Wal-Mart Stores, Inc. (NYSE:WMT) has said that it has an on-going investigation regarding the allegations that its subsidiary, Wal-mart de Mexico S A B de C V (PINK:WMMVY) used bribery in order to change the zoning map and get a construction permit near the pyramids of Teotihuacan.
According to the world’s largest retail giant, the company started investigating the allegations last year. Wal-Mart Stores, Inc. (NYSE:WMT) said, “The allegations contained in the New York Times article surrounding events in 2003-2004 involving the permitting and licensing process for a Wal-mart de Mexico store in Teotihuacan, Mexico, have been part of the company’s ongoing investigation of potential violations of the U.S. Foreign Corrupt Practices Act.”
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In addition, the company stated that “We are committed to having a strong and effective global anti-corruption program everywhere we operate and taking appropriate action for any instance of non-compliance. We recognize that our effort to date is a work in progress, and there is more to be done as we continue building a world-class FCPA compliance program.”
Mike Duke, CEO of Wal-Mart Stores, Inc. (NYSE:WMT) also stated that the company is taking the issue very seriously while emphasizing that the company does not accept ethical violations.
According to the report by the New York Times, a Mexican official received $52,000 from Wal-Mart de Mexico and agreed to change the zoning map of the area.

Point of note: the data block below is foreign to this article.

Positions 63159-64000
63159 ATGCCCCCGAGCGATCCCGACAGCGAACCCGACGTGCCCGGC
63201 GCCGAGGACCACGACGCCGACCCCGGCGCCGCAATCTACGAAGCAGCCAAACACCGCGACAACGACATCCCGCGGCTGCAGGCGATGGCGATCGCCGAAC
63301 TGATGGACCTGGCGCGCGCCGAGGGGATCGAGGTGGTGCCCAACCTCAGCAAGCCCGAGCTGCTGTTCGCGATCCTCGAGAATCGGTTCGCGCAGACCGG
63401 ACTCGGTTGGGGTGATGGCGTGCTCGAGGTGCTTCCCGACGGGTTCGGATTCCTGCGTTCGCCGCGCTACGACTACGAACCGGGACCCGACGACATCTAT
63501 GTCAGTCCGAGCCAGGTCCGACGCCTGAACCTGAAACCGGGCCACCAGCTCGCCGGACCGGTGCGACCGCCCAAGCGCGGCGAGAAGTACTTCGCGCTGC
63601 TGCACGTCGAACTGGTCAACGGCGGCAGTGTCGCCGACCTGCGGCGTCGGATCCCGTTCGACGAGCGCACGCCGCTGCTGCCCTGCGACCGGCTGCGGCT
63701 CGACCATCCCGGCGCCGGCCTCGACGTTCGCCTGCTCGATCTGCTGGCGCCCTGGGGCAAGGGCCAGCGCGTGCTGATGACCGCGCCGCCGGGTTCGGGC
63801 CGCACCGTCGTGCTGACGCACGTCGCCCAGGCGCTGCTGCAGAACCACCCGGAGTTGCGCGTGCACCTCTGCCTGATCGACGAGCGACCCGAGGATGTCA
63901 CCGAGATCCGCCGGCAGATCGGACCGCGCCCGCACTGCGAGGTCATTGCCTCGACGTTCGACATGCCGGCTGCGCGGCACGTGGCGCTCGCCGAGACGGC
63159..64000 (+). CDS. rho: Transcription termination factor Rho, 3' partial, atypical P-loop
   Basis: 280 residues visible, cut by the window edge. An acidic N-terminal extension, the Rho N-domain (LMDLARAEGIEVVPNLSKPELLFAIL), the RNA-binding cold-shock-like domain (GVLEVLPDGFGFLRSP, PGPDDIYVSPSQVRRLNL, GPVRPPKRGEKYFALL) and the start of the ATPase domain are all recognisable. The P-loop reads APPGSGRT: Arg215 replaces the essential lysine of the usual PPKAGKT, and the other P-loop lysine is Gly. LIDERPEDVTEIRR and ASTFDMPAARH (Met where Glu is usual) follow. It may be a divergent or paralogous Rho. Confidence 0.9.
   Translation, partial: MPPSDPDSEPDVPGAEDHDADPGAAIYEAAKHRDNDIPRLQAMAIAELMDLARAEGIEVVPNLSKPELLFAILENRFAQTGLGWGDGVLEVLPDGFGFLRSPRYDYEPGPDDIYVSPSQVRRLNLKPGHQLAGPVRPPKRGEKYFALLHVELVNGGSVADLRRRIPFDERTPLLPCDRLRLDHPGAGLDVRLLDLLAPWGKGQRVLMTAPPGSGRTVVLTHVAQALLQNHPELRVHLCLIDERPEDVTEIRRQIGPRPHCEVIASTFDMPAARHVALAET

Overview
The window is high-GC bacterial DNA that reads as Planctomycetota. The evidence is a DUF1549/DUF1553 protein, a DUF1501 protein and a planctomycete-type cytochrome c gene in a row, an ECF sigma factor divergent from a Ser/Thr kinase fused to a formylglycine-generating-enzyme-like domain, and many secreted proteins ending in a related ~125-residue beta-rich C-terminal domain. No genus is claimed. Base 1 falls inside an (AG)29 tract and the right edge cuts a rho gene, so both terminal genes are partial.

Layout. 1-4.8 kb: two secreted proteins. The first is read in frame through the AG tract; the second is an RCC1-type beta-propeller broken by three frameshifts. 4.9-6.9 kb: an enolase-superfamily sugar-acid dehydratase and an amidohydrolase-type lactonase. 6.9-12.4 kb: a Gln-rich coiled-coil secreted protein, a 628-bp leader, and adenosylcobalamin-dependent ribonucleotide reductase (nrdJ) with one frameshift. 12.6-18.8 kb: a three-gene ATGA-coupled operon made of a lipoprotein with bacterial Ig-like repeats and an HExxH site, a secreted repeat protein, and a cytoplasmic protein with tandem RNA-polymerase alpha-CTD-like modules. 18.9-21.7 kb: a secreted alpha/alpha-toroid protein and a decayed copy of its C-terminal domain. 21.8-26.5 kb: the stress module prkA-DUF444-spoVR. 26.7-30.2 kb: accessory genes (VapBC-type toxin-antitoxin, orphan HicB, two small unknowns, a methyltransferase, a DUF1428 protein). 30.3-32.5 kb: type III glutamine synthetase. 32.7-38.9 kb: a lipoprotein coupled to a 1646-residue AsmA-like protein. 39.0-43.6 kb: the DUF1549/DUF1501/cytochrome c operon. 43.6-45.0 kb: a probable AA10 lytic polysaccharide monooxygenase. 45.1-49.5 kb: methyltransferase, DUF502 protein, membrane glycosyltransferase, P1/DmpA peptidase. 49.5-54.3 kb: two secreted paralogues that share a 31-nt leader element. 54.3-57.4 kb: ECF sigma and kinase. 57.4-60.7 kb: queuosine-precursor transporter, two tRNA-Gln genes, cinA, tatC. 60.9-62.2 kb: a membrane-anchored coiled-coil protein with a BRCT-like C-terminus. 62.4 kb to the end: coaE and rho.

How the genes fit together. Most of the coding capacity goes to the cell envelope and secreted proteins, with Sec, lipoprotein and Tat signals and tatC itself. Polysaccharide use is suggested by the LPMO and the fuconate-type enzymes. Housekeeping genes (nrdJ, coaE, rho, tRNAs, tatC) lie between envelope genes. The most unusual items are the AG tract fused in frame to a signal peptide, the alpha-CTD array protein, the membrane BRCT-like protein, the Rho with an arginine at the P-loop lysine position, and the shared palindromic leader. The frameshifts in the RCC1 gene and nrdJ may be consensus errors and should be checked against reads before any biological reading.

The New York Times also reported that 19 Wal-Mart Stores were part of the Wal-Mex bribery. The retail giant’s Mexican subsidiary paid $341,000 in bribes to be able to construct Sam’s Club stores in Mexico City without a construction & environmental permit as well as urban-impact assessment.
Additionally, last April the management of Wal-Mart Stores, Inc. (NYSE:WMT) sent investigators in Mexico City to find out if Wal-Mart de Mexico obtained its construction permit trough ways bribery. The investigators found evidences of suspected payments worth $24 million, indicating bribes were paid. The executives of Wal-Mart’s Mexican subsidiary knew about it and tried to conceal the violations from the main office in the United States. The lead investigators concluded, “There is a reasonable suspicion to believe that Mexico and USA laws have been violated,” and suggested investigating the issue further.
Wal-Mart Stores, Inc. (NYSE:WMT) did not continue its investigation, nor did they inform the authorities in Mexico and the United States regarding the violation, instead the retail giant promoted Eduardo Castro-Wright, the executive responsible in the alleged bribery to vice chairman of Wal-Mart in 2008, according to the report from the New York Times.
The retail giant was compelled to conduct an internal investigation after the New York Times published a detailed reported regarding the alleged bribery.
According to Wal-Mart, the audit committee composed of independent directors is currently overseeing the investigation. It is also cooperating with the Department of Justice and Securities and Exchange Commission (SEC) regarding the matter.